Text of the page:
Fact sheet number: FS-2001-02-33-MSFC
Release date: 07/01
Earth Knowledge Acquired by Middle School Students
Missions: Expedition Two (launched during Expedition One, ISS Mission 5A, STS-98 Space Shuttle Flight)
Experiment Location on ISS: The U.S. Laboratory Window
Principal Investigator: Dr. Sally Ride, University of California, San Diego
Project Manager: Brion J. Au, NASA Johnson Space Center, Houston, Texas
EarthKAM (Earth Knowledge Acquired by Middle school students) is a NASA education program that enables thousands of students to photograph and examine Earth from a space crew's perspective.
Using the Internet, the students control a special digital camera mounted on-board the International Space Station. This enables them to photograph the Earth's coastlines, mountain ranges and other geographic items of interest from the unique vantage point of space. The team at EarthKAM then posts these photographs on the Internet for the public and participating classrooms around the world to view.
Funded by NASA, EarthKAM is operated by the University of California, San Diego, and NASA field centers. It is an educational payload that allows middle school students to conduct research from the International Space Station as it orbits 220 miles above the Earth. Using the tools of modern technology — including the Internet and a digital camera mounted to the Space Station's laboratory window — EarthKAM students are able to take stunning, high-quality photographs of our planet.
The EarthKAM camera was installed in the International Space Station during the STS-98 Space Shuttle Mission, part of Expedition One, ISS Mission 5A, in February 2001. After the crew mounted the camera at the window, the payload required no further crew interaction for nominal operations.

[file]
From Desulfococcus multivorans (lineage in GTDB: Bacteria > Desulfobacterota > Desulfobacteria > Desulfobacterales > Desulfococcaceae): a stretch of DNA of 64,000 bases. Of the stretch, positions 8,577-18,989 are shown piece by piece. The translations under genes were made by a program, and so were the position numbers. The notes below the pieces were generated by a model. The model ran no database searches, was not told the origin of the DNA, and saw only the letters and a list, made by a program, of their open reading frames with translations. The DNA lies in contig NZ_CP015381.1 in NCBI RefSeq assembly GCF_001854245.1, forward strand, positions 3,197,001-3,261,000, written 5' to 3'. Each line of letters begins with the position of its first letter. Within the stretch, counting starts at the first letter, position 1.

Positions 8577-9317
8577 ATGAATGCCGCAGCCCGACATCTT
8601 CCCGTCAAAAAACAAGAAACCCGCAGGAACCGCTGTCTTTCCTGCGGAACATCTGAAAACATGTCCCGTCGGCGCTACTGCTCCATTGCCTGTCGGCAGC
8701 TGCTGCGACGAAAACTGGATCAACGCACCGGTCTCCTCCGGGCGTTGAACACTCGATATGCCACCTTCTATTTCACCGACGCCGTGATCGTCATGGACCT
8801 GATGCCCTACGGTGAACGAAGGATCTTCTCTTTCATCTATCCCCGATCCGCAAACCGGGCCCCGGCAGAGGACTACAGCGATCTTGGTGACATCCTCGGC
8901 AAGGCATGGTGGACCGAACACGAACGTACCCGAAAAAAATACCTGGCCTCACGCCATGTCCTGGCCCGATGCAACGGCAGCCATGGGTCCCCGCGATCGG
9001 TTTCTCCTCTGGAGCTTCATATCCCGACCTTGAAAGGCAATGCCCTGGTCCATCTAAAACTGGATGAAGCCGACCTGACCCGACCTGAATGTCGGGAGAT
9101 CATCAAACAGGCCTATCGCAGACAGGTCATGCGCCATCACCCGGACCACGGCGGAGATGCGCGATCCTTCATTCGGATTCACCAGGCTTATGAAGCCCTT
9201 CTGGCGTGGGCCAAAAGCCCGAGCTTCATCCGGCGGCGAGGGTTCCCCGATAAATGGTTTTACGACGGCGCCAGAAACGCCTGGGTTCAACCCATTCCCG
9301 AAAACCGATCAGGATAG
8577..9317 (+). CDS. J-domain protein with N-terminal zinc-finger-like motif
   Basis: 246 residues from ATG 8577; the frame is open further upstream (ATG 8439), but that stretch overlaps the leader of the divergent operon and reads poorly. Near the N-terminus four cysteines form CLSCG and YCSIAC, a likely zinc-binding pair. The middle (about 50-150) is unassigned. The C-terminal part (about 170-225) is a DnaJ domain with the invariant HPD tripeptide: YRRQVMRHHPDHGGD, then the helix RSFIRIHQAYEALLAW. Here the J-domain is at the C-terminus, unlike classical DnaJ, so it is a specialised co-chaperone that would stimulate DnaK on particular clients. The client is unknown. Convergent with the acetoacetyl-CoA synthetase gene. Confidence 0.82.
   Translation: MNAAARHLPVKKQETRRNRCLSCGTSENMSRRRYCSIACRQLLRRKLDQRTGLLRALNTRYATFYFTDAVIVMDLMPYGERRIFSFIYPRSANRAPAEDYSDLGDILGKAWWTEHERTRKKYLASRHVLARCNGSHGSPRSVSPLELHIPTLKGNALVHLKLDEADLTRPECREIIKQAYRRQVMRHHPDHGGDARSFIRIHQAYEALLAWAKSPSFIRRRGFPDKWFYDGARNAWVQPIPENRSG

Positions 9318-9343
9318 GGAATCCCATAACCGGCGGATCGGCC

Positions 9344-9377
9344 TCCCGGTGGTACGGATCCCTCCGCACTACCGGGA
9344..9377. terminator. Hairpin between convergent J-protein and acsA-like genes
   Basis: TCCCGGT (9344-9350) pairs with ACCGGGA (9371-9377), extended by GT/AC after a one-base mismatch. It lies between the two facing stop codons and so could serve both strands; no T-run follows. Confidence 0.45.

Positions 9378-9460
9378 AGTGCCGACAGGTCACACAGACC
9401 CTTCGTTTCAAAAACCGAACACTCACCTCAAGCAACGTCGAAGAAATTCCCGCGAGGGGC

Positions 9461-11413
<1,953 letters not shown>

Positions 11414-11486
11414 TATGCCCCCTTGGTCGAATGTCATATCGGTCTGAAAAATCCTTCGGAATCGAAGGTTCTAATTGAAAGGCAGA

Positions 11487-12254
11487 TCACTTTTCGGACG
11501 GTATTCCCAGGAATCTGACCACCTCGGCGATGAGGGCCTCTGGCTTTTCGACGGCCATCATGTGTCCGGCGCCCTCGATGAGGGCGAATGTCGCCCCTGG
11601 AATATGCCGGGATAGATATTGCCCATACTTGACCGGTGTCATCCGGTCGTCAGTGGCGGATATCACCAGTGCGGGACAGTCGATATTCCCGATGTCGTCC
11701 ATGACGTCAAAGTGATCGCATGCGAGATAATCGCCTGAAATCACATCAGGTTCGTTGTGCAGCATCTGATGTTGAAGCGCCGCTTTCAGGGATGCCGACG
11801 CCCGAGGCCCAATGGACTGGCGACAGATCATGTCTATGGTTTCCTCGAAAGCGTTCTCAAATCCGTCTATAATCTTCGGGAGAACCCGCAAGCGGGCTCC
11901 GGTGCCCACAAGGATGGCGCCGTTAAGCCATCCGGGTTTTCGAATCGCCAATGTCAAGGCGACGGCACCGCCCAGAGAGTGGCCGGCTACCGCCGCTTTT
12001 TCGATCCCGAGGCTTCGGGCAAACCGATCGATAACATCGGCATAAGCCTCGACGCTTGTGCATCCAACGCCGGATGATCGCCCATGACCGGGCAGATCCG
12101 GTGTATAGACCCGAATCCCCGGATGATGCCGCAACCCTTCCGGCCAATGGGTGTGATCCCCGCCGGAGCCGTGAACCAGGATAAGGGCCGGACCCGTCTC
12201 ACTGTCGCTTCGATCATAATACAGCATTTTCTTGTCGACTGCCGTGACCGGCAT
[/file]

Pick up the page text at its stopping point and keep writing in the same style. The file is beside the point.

EarthKAM photographs are taken by remote operation from the ground. After the students target the images they want to acquire, their requests are collected and compiled into a "Camera Control File" at the University of California in San Diego.
The camera control file is uplinked to a Station Support computer aboard the Space Station. This laptop activates the camera at specified times, taking the desired images and transferring them to the camera's hard disk card, capable of storing up to 81 images.
The laptop computer immediately transfers these images to its own hard drive, storing them until downlinked to Earth via the Operations Local Area Network (OPS LAN). In approximately one hour, the EarthKAM team posts the images at http://www.earthkam.ucsd.edu/ for easy Web access by participating schools.
EarthKAM is monitored from console positions at the Tele-Science Support Center (Mission Control) at Johnson Space Center in Houston, and operated from the EarthKAM Mission Operations Center at the University of California, San Diego. Because EarthKAM is classified as a payload, its Space Station operations are coordinated through the Payload Operations Center (POC) at NASA's Marshall Space Flight Center in Huntsville, Ala. EarthKAM is a long-term payload that will remain on the Space Station for several missions.
In 1994, Dr. Sally Ride, a physics professor and former NASA astronaut, started what is now EarthKAM with the goal of integrating education with the space program. EarthKAM has flown on five Shuttle flights. Its first flight was aboard Space Shuttle Atlantis in 1996, with three participating schools taking a total of 325 photographs. Since 1996, EarthKAM students have taken thousands of photographs of Earth.
EarthKAM invites schools from all around the world to take advantage of this educational opportunity. Previous participants include schools from the United States, Japan, Germany and France. ital archive of the best of NASA's space imagery.
EarthKAM brings education out of textbooks and into real life. By integrating Earth images with inquiry-based learning, EarthKAM offers students and educators the opportunity to participate in a space mission and develop teamwork, communication and problem-solving skills.
Long after the photographs are taken, students and educators continue to reap the benefits of EarthKAM. Educators later use the images alongside suggested curriculum plans for studies in physics, computers, geography, math, earth science, biology, art, history, cultural studies and more.
More information on EarthKAM and and other Space Station Expedition Two experiments can be found at:
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